Sexy Cocktails Debut @ NoMa Social Lounge in New Rochelle

Lou Gorfain

For decades, the locally owned Radisson in New Rochelle has been a beloved pillar of the lower Westchester community.  But sadly, the matriarch was getting a bit long in the tooth. So the family transformed her vibe from venerable to vogue, a Manhattan style Boutique Hotel.  

As one of the designers of that refurb, Colby Brock, the Food and Beverage manager, named the new restaurant and lounge NoMa Social (NoMa stands for “North of Manhattan” and bears no alliance with the renowned Noma in Copenhagen).  Colby brought in highly regarded Executive Chef Bill Rosenberg, (, Barcelona) to upgrade the kitchen, and she recently hired 32 year old Mike DeFalco as the Bar and Nightlife Manager.  A major mission: inject some hip to a ho-hum bar menu.

NoMa’s splashy lounge – replete with zebra stripes and a funky, deep house/electro trance playlist -- has become a hot spot for a young, party and pick-up crowd.  To add to the jump, DeFalco has set about creating a cavalcade of sexy craft cocktails.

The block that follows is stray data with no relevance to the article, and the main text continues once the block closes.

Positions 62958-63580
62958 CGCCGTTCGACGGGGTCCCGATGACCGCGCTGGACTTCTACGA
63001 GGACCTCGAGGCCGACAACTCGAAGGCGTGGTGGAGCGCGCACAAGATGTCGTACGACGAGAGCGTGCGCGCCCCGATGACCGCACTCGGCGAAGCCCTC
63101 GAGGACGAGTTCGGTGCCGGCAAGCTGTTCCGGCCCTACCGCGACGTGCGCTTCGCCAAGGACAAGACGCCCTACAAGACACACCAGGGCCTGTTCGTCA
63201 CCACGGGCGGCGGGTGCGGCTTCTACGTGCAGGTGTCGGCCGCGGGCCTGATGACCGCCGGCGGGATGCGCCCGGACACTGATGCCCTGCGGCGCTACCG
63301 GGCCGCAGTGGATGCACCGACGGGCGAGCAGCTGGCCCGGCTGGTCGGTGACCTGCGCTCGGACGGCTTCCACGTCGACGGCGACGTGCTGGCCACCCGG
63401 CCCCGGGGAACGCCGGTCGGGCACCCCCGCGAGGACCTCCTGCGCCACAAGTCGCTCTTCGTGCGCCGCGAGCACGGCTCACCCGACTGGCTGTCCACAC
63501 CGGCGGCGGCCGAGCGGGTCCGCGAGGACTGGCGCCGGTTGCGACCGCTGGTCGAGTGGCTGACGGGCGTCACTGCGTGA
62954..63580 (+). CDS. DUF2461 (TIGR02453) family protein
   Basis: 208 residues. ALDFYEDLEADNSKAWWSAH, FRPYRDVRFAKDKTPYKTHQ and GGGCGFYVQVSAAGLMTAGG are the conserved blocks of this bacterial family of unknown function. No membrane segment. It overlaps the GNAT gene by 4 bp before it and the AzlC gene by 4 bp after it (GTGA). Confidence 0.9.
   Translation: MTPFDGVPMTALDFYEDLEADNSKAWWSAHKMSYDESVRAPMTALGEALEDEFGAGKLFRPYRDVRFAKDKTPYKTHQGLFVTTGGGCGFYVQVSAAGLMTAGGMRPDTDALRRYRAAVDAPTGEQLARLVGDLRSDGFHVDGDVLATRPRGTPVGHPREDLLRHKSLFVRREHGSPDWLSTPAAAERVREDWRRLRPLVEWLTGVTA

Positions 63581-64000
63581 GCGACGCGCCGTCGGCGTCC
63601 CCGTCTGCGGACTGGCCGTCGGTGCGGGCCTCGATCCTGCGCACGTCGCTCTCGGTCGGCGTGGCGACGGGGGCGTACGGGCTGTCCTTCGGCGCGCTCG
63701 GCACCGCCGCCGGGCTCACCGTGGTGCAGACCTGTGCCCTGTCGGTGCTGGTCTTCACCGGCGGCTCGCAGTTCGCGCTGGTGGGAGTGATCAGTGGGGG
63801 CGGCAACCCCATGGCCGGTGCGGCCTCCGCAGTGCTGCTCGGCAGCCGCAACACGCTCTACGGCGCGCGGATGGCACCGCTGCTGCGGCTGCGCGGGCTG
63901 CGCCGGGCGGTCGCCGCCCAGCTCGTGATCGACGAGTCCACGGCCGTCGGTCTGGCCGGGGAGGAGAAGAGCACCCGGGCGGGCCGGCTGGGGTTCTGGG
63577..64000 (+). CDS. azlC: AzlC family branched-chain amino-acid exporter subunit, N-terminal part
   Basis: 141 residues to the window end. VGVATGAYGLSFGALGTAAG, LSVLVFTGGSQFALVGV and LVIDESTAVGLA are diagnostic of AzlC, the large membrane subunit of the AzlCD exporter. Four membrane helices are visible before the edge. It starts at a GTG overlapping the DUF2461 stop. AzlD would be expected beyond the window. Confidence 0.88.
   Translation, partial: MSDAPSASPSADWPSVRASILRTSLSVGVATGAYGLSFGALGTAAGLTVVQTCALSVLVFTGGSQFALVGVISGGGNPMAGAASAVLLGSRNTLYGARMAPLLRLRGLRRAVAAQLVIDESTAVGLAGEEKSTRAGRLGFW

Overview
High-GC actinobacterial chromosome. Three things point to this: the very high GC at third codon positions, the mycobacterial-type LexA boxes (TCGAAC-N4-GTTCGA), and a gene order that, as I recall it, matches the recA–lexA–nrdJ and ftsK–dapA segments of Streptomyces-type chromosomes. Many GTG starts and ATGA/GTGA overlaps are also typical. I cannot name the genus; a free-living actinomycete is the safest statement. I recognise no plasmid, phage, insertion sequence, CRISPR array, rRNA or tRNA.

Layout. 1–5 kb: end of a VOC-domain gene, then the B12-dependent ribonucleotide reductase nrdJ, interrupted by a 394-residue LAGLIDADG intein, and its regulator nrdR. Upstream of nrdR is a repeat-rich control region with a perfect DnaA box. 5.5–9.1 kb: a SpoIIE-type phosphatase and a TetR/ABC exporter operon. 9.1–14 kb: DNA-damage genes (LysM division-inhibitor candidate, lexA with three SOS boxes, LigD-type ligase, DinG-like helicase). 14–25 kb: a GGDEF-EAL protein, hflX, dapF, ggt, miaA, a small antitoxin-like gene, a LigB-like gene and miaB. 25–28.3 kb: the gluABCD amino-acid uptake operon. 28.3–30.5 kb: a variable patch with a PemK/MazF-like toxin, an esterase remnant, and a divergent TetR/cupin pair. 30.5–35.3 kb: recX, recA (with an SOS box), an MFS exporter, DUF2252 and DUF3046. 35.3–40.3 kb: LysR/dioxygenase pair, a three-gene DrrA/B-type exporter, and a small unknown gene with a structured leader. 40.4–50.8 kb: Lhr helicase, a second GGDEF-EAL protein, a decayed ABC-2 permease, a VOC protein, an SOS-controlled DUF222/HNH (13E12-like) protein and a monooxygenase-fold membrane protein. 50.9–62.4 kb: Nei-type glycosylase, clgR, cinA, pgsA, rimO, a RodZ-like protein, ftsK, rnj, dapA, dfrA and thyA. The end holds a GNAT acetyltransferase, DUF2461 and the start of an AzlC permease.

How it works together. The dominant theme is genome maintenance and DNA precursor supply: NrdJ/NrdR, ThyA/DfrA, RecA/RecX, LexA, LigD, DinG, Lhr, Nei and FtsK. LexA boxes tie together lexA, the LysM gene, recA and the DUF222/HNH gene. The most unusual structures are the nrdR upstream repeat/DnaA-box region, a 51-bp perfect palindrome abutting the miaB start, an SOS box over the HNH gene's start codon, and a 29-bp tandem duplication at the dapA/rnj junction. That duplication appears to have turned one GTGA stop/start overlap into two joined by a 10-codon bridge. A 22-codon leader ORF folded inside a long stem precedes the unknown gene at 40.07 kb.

Check out a few of their lighthearted names: “Panties Off,” “Chucky Monkey,” “Cocaine Lady” … the provocative, whimsical list goes on.    

“Sure, our specialty cocktails appeal to the party crowd,” DeFalco told us.  “But lots of our older regulars have been trying them out and loving it.”

A favorite with both the millennials and the mature is Fig and Pig, inspired by Chef Rosenberg’s sweet fig jam (which he spoons over grilled halloumi cheese as a mouthwatering tapa.)  After soaking figs in Vodka for over three weeks, Mike shakes the infusion vigorously and pours his tincture into a high martini glass, a whisper of ice flakes shimmering on the surface.  Just before serving, he garnishes at the bar, hand-stuffing Hungarian blue cheese and bits of bacon into three colossal olives, which are kabobed on a long toothpick and balanced across the rim.  Customers appreciate the pampering and performance.